Now, US wants to cut off Iran from global banking system
Washington, Nov 9: In a bid to isolate Iran more, the US is planning to cut off its central bank from the global financial system. US Treasury Secretary Steve Mnuchin said on Thursday, November 8, that the financial messaging service that moves money around the world will snap ties with Iran's Central Bank.
In a tweet, Mnuchin said: "I understand that SWIFT will be discontinuing service to the Central Bank of Iran and designated Iranian financial institutions," adding that SWIFT made the right decision to protect the international financial system. SWIFT stands for Society for Worldwide Interbank Financial Telecommunication that provides a network that enables financial bodies across the globe to send and receive information about financial transactions safely.
I understand that SWIFT will be discontinuing service to the Central Bank of Iran and designated Iranian financial institutions. SWIFT is making the right decision to protect the integrity of the international financial system.— Steven Mnuchin (@stevenmnuchin1) November 8, 2018
According to experts, the decision to cut off Iran's Central Bank from the international banking procedure will see the country suffering economically, the CNN reported. The US has adopted a harsh stand on Iran, penalising its economy through sanctions and boycott as it suspects the country of backing activities that could destabilise the region. The US has also put pressure on other countries to not buy oil from Iran, a significant producer, though of late it has exempted a few countries which according to Washington, is more a calculated step to stop oil prices shoot up north than a softening of stand on Tehran.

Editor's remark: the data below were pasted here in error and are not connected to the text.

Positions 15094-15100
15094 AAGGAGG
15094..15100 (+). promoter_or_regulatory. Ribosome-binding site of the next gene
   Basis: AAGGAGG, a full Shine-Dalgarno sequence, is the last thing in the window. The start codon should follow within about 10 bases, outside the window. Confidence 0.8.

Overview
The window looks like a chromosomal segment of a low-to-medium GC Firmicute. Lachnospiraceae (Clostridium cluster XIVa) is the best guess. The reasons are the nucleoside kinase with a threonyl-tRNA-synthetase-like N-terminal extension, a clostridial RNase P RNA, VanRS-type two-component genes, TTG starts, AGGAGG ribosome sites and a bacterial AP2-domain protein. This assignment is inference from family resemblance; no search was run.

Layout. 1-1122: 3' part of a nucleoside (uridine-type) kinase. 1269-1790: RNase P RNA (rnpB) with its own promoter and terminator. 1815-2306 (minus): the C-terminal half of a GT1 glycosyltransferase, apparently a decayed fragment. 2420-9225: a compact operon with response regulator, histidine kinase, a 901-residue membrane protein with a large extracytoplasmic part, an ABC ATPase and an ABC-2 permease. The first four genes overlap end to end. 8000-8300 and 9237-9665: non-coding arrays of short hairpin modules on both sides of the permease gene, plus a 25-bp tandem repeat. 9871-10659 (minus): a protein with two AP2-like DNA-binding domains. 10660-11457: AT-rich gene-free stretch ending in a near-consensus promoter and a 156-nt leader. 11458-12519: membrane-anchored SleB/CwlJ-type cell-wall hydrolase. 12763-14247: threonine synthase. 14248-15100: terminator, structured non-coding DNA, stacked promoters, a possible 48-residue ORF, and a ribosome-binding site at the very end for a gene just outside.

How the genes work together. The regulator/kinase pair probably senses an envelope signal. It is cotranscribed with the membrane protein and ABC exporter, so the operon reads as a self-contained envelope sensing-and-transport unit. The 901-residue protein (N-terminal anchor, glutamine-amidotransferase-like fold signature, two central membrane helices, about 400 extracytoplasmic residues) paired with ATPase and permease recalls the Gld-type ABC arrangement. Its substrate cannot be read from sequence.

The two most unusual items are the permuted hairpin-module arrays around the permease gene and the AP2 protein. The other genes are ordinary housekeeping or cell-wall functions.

In May, President Donald Trump pulled the US out of a multilateral nuclear deal with Iran which was reached during the time of his predecessor Barack Obama.
A day before Mnuchin's observation, US Secretary of State Mike Pompeo told BBC Persian that the Iranian leadership would have to take a decision on whether it wants its own people to eat. He said Tehran would have to decide whether it wants to use its wealth to import medicine or to help "destabilising activities".